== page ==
For the study, we used two synthetic aperture radar images, operating in the C-band (between 8-4GHz or 3.8-7.5cm), from the satellite Sentinel-1, downloaded from the Copernicus Open Access Hub portal (https://scihub.copernicus.eu/), in Ground Range Detected (GRD) format, spatial resolution 10×10m. With satellite orbit and altitude provided in zero-Doppler tilted-range geometry. The Normalized Radar Cross Section (NRCS) describes the combined effects of Bragg scattering mechanism  and it is a measure of a target’s backscattering. In order to obtain the radar signal backscatter values, cross-sections were made over the Sigma 0 data values in areas with mineral film samples on the ocean surface (Figure 1), like made [12-15]. The effect of weathering on the NRCS damping, in the SAR image, is evident for the oil spill near the Corsica Islands. In 24-hour interval, during the oil spill image acquisition, over the Corsica Islands, the mean backscatter values showed a reduction of 5,76dB, a relative discrepancy of 23%. As the oil spilled type near the Corsica Islands (Bunker-C) has lower levels of volatile elements (about 14%), than other oils analyzed, the oil evaporated quickly . In this case, the weathering emulsification process changed the oil spill composition, due to the local wind speed, about 5,2m/s. Thus, water-in-oil emulsion and evaporation reduced the effective dielectric constant, leading to a decrease in backscattered energy. The weathering modified the spot characteristics, consequently reducing the specular backscatter in the SAR image (October 9) compared to the previous day (October 8) in 2018. When comparing the oil backscatter values, close to the Corsica Islands, the relative discrepancy was greater for edge (-27.78) in relation to the spill core (-28.36). We expect that the outer regions are more subject to the action of weathering. The evaporation, emulsification, and dispersion caused by wind-driven sea surface generated higher rates at the edges than at the spill core. This is due to the variation in thickness and composition of the oil spill. Therefore, this change generates a geochemical signature that occurs from the edge to the center, changing the damping intensity of the NRCS. This process presents a small variation of relative discrepancy (only 2%), between the external and internal values of the stain.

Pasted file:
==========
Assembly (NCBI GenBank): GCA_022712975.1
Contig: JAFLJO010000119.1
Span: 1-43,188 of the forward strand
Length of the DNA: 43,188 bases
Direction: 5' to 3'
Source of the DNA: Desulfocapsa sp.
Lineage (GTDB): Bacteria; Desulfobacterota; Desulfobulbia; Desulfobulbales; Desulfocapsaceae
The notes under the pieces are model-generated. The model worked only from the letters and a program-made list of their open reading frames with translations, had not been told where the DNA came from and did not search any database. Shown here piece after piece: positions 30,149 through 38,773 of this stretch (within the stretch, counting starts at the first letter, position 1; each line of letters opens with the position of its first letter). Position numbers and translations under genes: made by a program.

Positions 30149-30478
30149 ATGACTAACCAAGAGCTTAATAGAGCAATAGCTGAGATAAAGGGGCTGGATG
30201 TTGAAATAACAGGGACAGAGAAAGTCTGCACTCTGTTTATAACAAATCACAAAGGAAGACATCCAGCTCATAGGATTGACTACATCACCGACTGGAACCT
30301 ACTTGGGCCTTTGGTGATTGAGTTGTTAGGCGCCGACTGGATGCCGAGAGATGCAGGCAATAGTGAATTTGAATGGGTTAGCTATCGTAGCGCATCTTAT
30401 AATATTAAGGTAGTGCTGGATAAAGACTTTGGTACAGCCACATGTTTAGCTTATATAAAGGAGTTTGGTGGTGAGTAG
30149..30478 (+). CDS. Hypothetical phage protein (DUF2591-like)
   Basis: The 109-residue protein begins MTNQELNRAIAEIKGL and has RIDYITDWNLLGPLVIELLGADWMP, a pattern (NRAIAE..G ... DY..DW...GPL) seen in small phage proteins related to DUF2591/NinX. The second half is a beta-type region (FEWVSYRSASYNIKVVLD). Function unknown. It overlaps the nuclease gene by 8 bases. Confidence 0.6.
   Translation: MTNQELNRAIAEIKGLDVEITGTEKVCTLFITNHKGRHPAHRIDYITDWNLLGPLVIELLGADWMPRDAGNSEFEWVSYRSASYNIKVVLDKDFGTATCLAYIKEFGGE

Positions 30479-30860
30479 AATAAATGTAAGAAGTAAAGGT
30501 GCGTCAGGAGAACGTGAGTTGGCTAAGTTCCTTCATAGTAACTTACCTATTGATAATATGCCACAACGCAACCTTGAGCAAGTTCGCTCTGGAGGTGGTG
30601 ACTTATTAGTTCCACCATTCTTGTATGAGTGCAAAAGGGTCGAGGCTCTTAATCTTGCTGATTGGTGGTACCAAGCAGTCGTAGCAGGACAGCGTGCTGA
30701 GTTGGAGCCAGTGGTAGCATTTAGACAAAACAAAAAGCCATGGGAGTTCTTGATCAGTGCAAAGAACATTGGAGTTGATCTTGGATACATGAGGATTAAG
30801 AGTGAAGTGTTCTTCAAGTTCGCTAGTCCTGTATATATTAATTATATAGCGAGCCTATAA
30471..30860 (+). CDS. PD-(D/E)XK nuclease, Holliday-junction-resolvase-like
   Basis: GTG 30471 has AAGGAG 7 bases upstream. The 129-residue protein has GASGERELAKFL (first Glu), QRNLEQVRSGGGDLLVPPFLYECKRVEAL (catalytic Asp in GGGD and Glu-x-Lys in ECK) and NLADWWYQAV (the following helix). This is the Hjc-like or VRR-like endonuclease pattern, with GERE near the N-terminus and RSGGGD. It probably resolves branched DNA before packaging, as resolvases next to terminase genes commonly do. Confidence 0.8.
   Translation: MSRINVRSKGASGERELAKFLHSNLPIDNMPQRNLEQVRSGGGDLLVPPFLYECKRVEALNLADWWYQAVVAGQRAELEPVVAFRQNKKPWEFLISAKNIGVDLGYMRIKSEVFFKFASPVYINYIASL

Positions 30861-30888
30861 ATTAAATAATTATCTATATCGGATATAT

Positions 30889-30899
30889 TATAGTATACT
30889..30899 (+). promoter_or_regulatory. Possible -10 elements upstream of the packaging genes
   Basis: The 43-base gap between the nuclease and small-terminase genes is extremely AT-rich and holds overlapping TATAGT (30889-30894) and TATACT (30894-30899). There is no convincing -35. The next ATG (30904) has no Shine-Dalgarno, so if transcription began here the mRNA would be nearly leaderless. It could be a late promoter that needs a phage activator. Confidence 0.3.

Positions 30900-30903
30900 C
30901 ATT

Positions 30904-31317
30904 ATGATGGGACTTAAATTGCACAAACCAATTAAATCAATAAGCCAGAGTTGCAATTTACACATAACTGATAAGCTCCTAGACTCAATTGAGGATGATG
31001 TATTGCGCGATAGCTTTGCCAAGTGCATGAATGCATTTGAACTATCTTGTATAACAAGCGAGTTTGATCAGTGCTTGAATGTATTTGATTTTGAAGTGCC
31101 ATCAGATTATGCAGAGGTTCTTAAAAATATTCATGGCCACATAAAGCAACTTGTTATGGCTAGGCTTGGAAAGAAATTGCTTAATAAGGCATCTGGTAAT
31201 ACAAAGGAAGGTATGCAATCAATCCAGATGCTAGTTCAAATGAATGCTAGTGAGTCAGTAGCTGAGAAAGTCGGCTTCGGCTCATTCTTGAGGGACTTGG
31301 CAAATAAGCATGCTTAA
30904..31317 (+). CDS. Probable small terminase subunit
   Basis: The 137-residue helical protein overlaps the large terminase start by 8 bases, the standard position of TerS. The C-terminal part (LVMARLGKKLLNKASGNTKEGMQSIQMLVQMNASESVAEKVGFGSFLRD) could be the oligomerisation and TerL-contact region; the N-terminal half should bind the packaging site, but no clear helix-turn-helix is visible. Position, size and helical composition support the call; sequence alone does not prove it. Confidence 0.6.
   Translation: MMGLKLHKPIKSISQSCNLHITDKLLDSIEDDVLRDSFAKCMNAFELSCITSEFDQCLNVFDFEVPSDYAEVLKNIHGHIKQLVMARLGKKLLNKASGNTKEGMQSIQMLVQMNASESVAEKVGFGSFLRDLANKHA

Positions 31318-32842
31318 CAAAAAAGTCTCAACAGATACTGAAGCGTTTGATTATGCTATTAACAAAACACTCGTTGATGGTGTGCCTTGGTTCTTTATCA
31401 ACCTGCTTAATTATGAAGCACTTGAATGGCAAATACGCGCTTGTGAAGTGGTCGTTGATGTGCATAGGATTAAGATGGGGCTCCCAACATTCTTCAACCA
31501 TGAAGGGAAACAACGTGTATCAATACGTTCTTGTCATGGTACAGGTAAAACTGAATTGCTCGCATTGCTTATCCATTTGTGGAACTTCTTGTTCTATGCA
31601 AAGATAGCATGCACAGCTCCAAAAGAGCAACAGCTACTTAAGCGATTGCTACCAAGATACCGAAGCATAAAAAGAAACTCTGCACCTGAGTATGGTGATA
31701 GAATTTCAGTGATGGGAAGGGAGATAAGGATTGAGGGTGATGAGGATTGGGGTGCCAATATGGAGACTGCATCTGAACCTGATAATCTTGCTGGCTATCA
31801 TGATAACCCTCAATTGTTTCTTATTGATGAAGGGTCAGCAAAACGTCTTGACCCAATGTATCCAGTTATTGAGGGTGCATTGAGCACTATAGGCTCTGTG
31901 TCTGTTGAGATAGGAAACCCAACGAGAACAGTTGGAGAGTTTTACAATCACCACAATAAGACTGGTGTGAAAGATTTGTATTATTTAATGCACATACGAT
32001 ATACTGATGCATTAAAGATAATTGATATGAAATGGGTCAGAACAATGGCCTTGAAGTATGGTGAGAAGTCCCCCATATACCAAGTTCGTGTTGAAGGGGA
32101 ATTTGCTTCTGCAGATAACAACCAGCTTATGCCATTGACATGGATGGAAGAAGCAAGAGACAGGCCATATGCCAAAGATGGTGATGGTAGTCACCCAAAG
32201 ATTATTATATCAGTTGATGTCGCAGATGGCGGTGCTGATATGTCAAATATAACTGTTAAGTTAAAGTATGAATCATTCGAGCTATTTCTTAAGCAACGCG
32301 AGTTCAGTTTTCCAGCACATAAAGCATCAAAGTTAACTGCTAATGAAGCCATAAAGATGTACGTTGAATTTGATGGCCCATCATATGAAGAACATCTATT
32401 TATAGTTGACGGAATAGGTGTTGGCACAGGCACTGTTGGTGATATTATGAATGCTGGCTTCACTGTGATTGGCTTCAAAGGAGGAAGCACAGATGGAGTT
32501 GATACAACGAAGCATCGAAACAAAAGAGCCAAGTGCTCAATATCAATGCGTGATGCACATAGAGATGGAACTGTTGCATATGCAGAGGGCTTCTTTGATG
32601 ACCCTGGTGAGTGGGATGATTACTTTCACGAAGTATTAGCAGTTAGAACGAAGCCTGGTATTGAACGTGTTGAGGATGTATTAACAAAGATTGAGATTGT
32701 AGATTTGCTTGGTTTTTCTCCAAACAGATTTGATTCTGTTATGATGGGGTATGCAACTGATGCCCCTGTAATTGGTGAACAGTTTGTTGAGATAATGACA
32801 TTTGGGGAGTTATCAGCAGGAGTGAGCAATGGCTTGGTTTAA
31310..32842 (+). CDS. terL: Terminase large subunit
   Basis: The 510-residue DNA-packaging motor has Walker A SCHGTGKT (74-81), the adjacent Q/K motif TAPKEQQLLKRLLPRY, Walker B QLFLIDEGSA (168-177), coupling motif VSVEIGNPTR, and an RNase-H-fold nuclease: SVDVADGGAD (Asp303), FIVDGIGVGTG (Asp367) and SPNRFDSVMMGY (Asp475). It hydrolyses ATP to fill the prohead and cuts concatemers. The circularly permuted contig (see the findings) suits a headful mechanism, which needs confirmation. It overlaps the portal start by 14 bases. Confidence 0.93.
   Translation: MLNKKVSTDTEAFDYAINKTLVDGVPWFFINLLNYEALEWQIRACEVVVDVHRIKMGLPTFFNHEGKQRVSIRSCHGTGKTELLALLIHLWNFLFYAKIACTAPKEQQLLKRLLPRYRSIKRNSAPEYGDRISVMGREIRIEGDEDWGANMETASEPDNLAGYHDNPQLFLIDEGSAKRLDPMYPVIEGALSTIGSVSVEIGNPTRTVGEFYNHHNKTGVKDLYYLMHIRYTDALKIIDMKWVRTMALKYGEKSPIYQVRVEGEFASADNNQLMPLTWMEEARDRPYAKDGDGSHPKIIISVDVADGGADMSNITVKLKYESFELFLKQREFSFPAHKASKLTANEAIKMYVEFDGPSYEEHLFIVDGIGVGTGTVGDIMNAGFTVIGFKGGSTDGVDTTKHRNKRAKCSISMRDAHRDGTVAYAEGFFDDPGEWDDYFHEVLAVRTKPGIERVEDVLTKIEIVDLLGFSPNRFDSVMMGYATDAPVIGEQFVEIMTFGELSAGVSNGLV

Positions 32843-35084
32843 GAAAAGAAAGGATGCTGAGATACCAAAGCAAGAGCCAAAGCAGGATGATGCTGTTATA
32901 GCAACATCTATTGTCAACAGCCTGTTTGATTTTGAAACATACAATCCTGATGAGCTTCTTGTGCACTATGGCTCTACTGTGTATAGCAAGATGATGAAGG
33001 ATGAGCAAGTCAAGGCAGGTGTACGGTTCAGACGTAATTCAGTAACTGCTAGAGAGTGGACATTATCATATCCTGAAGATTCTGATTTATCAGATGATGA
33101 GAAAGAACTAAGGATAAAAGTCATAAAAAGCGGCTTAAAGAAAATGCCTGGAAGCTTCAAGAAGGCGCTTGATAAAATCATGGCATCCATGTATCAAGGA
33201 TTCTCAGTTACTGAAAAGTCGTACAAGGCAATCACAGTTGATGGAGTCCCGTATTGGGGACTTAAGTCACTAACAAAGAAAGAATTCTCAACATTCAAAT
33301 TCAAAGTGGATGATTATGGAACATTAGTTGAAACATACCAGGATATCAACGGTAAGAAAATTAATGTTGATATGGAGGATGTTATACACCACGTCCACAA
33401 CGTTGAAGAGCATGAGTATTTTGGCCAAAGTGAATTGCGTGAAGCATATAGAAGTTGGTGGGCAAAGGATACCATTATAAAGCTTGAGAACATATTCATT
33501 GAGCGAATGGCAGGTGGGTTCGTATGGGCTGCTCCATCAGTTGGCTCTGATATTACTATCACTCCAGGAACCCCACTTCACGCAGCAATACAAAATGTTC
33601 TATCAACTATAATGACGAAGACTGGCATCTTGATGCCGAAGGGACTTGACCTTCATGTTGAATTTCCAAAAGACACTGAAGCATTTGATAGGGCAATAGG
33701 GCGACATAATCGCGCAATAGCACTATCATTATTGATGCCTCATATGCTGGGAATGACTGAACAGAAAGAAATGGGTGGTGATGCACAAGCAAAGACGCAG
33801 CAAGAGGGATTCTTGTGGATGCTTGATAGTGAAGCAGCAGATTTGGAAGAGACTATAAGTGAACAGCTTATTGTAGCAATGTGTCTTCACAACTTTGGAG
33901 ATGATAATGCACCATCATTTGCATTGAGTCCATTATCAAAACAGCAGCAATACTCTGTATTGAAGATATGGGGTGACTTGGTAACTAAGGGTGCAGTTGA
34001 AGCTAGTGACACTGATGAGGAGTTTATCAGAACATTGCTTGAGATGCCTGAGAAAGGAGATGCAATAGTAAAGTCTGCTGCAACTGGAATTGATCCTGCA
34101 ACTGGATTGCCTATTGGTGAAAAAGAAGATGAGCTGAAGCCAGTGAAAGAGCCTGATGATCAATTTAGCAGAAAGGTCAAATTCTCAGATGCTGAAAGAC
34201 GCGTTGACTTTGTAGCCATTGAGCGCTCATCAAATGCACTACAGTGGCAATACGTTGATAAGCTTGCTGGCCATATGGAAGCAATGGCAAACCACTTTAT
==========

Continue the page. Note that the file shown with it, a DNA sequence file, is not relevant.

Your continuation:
Figure 1: Cross-sections application in SAR image for oil spill Corsica Island study case.
Our analyzes show that the edges spots had lower backscattering values than core areas, due to the oil solubility in water and the increase of the dielectric constant, we have a reduction in damping and a higher back scattering. This pattern is associated with an oil greater concentration in the spill core and a greater performance of weathering at the edges. The events that occurred on Corsica Island and Mexican Gulf showed that oil weathering is strongly associated with a reduction in the backscattered signal damping. In addition to geochemical factors, we identified that low wind speeds are associated with a greater occurrence of specular backscatter, reducing signal backscatter in spills. The relationships identified between the reduction of backscatter and the API degree, density, viscosity, weathering, spill region, and factors related to wind and angle of incidence of radiation. The variables density and viscosity have positive correlation with wind and negative correlation with the oil API degree. The temperature co-varies with viscosity and is associated with API and larger incidence angles, with a tendency to present an attenuation of the Bragg waves and lower values of backscattering on the oil spot.
© 2022 Ferreira de Mendonça LF. This is an open access article distributed under the terms of the Creative Commons Attribution License , which permits unrestricted use, distribution, and build upon your work non-commercially.